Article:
Content strategists have seen the immense importance of analyzing their content and its performance alongside their previously defined goals and KPIs. Many content strategists and marketers benefited from utilizing data and analytics to track content performance either to measure a strategy’s success or to ‘tweak’ the strategy on the go as well as using it to generate better-informed content ideas.

Smart data can help communications professionals to better define audience demographics, their reading/purchasing/consumption habits and how they interact within their day-to-day world. These insights and data points can help content strategists make informed and targeted decisions and reduce the risks of a ‘gut feel’.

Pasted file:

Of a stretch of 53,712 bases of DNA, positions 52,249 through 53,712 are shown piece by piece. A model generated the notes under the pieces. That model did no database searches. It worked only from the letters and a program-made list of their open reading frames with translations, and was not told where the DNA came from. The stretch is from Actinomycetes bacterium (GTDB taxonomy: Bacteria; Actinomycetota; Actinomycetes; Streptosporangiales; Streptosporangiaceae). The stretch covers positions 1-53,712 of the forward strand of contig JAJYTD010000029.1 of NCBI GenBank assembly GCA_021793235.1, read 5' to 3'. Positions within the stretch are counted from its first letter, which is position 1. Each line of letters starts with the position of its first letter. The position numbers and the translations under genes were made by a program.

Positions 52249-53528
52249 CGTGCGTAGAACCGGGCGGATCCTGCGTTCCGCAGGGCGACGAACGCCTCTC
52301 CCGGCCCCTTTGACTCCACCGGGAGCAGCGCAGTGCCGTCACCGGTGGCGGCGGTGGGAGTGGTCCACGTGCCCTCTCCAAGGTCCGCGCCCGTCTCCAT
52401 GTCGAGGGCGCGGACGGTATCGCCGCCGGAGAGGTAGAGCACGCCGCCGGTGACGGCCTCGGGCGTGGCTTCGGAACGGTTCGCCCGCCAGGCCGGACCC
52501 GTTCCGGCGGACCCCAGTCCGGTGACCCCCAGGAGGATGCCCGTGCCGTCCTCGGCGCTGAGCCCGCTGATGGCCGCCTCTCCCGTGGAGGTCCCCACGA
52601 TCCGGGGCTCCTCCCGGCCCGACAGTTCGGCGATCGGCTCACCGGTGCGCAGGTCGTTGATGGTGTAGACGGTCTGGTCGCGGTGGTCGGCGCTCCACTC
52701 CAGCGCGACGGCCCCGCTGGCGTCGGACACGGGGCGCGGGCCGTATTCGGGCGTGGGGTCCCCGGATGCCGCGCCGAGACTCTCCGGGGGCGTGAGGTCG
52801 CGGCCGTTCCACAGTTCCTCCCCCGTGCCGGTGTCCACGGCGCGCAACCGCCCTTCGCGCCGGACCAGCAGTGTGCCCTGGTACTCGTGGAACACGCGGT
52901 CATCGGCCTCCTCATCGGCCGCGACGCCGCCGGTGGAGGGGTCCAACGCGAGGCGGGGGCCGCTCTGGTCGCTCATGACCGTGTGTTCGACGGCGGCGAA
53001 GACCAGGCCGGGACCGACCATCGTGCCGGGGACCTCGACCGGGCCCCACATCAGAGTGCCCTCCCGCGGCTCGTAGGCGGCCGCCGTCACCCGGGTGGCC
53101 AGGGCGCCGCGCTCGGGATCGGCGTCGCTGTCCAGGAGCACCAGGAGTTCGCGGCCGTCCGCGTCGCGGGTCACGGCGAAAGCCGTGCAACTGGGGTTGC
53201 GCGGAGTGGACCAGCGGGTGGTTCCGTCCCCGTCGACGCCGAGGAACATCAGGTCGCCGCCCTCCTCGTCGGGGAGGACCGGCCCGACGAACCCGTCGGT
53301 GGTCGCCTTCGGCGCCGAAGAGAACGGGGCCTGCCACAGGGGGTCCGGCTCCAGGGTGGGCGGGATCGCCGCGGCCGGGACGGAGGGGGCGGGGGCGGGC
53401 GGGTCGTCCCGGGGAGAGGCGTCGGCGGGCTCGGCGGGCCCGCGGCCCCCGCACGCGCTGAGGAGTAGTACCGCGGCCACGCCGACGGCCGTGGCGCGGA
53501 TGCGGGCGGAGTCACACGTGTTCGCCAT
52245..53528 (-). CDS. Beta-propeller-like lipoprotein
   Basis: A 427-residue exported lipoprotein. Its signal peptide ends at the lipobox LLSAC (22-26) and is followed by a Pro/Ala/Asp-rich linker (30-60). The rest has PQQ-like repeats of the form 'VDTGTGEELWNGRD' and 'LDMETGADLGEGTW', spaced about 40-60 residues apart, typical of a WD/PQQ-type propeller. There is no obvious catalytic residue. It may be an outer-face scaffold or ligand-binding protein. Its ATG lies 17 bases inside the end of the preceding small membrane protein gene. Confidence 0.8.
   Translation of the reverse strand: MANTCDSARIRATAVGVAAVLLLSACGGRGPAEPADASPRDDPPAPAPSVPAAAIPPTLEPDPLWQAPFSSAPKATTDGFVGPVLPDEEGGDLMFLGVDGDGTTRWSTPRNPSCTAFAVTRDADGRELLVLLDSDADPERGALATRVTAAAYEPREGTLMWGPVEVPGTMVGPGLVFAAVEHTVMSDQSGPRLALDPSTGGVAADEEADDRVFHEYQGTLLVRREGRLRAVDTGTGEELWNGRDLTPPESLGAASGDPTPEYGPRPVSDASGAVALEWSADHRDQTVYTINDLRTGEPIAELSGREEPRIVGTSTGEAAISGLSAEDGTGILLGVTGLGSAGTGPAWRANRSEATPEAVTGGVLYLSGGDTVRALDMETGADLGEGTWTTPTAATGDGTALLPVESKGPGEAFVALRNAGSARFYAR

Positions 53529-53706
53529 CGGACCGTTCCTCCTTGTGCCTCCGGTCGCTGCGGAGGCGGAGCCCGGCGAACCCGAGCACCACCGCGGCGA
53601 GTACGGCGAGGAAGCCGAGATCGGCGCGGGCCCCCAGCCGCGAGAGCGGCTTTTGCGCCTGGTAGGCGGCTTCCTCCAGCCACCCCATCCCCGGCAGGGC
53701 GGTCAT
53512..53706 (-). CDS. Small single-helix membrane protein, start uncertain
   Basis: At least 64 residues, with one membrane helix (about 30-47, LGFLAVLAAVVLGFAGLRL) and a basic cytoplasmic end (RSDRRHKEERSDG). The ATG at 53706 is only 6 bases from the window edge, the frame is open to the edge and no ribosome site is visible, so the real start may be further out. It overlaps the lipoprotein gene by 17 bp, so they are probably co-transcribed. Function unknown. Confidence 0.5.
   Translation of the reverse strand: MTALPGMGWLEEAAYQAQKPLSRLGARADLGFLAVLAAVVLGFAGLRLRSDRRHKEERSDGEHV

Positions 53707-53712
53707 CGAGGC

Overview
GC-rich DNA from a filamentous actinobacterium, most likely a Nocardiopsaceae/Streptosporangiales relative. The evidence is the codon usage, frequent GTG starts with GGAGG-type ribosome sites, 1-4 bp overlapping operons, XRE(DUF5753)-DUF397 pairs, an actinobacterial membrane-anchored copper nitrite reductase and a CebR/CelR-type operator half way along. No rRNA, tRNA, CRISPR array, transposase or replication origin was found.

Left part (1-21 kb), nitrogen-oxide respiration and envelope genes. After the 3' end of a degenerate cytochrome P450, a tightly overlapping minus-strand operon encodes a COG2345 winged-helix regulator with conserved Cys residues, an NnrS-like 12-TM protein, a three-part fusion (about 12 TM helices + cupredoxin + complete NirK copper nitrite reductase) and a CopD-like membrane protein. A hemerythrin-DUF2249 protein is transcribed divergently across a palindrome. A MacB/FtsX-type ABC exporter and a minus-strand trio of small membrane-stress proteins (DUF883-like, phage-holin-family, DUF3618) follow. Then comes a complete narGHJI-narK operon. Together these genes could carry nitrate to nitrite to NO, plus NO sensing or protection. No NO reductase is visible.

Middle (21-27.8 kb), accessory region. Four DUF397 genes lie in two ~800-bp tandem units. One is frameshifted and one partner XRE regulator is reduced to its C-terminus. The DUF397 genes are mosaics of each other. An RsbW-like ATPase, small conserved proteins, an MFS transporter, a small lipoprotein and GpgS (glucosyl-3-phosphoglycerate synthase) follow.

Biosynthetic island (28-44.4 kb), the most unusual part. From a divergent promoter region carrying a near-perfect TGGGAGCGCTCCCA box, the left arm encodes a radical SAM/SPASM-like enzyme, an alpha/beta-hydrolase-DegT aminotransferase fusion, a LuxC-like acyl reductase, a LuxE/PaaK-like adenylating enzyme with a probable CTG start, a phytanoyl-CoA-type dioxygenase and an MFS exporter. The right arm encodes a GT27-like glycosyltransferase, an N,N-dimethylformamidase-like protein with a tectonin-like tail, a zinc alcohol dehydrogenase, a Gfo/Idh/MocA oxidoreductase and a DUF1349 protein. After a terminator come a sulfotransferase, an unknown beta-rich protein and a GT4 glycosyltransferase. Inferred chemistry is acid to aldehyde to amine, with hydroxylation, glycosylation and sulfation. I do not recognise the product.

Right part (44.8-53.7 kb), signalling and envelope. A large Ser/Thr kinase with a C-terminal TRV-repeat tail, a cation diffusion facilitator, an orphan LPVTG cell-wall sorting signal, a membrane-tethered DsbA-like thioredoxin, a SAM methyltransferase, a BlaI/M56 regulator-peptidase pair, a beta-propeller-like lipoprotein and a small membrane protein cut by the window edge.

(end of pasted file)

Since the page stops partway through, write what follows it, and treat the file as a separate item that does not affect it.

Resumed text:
Who is a good communicator?

One good example is Netflix’s House of Cards and how data guided its content investment decision for a new series. The Internet giant didn’t rely on its intuition or instinct that the cast and director will make the show a big hit. The show was all backed by big data from the creative ideation, casting, production to the actual release of the show and its targeted marketing campaigns.

Netflix used big data to establish a profound understanding of various viewer profiles to determine their interest level in political dramas, the interest in a specific actor/actress, and who is likely to watch movies directed by a specific director. It even tweaked the trailers according to audience preference. All these insights made Netflix confident that an audience was out there and that the show will be a big hit.